From the grave to the cradle

A blog post entitled Eco-Week: From the Cradle to the Grave hit my twitter inbox this morning, based upon the green things occuring at EcoBuild in London. The blog post from Rob Cameron is very good, making the point that we need to go back to source with our eco-zeal. (Something I am chasing:  product suppliers who can track their footprint back to raw material sources, manufacture and transport. Requests to EcoBuild, have at the moment drawn a blank)

But having read Cradle to Cradle by William McDonough & Michael Braungart some time  ago, I now cringe at seeing the expression cradle to grave used in any building ‘eco’ context.  Maybe it is because we have the cradle to grave mentality that we are in such a wasteful, enviro, sustaina-babble mess.

We make things, we use things, we still throw things away. Our current approaches to waste management and sustainability is just to slow down the process before the things we make end up in landfill – through reusing and recycling .

Needing to focus on the cradle not the grave

The premise of Cradle to Cradle (at least my interpretation) is to rethink the way we make things, so that after use things already have a new, hopefully higher value, purpose as the cradle to something new. It draws the parallel with nature where there is no waste, but as nature decomposes it becomes the food for the next iteration of ‘life’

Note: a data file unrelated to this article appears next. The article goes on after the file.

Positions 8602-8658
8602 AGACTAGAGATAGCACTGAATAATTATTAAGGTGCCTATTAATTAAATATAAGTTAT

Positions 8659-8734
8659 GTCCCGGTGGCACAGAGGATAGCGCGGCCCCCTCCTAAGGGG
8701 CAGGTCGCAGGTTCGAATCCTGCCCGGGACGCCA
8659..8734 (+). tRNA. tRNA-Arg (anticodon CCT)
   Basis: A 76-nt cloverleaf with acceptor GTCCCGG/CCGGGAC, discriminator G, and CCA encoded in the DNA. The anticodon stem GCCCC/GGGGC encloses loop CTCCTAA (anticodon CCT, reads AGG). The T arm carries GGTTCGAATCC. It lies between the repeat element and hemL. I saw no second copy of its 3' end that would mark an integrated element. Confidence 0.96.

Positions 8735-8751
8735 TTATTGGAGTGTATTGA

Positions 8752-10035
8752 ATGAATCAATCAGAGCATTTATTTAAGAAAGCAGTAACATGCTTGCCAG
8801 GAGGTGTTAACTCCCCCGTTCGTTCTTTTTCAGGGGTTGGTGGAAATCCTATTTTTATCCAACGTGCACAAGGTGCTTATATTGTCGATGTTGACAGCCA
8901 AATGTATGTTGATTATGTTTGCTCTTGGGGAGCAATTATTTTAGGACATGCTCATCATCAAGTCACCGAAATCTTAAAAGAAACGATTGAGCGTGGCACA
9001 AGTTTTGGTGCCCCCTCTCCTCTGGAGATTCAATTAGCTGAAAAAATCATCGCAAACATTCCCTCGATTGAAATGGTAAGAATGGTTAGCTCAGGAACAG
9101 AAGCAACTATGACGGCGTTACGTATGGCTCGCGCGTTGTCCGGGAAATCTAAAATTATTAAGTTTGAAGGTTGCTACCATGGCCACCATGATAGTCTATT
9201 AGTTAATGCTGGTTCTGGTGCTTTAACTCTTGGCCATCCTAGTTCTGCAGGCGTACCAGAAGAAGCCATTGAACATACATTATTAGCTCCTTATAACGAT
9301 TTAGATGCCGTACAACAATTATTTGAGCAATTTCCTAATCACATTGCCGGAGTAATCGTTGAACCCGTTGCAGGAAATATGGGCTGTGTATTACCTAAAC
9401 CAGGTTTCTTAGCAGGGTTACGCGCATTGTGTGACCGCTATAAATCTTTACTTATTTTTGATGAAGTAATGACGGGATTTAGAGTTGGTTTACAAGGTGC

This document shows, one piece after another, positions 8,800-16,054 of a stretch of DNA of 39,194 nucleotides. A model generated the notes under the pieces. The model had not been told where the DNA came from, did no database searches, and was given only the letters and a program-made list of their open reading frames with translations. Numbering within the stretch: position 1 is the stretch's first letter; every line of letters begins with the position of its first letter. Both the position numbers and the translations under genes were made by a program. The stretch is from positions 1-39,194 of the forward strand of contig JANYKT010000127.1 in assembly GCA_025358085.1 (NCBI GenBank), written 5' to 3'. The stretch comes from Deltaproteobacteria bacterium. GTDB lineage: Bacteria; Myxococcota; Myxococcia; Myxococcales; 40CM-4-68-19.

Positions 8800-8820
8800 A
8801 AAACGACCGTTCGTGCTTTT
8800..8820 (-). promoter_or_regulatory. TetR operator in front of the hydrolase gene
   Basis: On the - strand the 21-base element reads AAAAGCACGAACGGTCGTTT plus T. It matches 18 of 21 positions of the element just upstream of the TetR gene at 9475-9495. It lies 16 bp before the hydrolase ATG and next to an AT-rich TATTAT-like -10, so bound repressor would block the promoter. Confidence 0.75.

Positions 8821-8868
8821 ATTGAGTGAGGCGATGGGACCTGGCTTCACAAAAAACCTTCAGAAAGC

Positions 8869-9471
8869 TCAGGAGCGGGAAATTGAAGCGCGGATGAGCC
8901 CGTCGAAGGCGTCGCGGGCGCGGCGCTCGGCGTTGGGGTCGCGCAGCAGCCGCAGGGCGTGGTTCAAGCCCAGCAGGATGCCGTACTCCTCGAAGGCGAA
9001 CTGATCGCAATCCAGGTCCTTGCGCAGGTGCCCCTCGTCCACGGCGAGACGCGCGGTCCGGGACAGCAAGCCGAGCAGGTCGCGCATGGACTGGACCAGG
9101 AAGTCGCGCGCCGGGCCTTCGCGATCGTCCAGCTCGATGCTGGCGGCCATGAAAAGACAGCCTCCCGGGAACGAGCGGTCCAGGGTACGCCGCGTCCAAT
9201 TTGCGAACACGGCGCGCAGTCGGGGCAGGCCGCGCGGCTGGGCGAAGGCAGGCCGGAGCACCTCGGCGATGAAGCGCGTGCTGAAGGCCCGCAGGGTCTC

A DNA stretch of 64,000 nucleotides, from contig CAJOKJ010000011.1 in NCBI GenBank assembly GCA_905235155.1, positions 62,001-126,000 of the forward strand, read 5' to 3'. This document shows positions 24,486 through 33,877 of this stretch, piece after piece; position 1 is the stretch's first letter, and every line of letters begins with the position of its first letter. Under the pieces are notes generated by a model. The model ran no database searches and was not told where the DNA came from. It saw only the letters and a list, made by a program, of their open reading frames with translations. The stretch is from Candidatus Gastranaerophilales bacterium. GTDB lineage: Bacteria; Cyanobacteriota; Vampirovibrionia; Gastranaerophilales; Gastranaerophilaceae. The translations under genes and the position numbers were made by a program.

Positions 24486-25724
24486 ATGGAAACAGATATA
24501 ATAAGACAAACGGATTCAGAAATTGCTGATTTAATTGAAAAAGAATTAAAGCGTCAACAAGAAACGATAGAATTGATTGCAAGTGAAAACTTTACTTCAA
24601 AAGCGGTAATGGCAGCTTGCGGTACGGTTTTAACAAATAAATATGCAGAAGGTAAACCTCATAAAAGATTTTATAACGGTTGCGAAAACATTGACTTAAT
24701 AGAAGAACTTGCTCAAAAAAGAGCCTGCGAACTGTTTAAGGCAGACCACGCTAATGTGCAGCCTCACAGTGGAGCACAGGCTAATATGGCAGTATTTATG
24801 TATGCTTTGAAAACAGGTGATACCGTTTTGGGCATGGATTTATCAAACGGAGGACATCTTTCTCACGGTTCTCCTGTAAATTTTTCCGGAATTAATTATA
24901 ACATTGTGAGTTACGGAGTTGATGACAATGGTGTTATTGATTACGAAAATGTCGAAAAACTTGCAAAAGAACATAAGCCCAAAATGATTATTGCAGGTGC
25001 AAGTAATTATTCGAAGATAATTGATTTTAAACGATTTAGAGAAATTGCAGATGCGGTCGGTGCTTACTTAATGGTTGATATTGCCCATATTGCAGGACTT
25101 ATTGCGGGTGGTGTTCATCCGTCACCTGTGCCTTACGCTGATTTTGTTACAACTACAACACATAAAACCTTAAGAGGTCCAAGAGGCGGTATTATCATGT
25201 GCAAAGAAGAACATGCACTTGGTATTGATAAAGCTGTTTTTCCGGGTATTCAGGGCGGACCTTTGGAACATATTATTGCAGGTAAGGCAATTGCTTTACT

We need to focus on designing,  engineering and managing out waste so that remnents of a construction process or project or of demolition becomes the food for the next evolution of buildings or facilities.

In fact there is a taxonomy issue at play here. We refer to all ‘that stuff’ left over after construction or demolition as waste. Lets really go for zero waste and get rid of the word waste in this context and go for 100% food, 100% rebuild

Further, related links:

Waste Is Stupid = Pecha Kucha presentation

Cradle to Cradle Explained (video)

3 thoughts on “From the grave to the cradle

  1. Roberta

    That is a great idea, though I suspect a very uphill battle. Im sure you and Rob Cameron from my blog post ( mentioned above) would have a lot to talk about. He is very passionate about these issue.
    Unfortunately everything comes down to money at the end of the day- its big business we have to convince in my opinion. They hold the cards to make real change, I think the smaller companies and individuals generally are more switched on to Eco issues than ever before. The more big companies get on board with the right philosophy,the more chance of govts really doing something rather than just paying lip service to it.

    Roberta Ward


  2. Rob Cameron

    Martin, a very thought provoking post. The points you raise are ones we need to consider more deeply. In the industry where I currently work, the concept of whole life analysis of materials and life cycle impact are (imho) relatively new and I base my knowledge and experience on that. You are an innovator/early adaptor in terms of your thinking and ideas, well ahead of the adoption curve, but we (the masses) need to catch up and quickly. Roberta, in her response, and I in a response yesterday have highlighted the ‘economic’ value attached to all things at this time; to overcome this and to take a more holistic view of value will need some significant cultural shifts; this may take some time. However, with the current & impending issues associated with global warming perhaps the time is fast approaching when the conditions will become right for those shifts to take place.


    Rob Cameron



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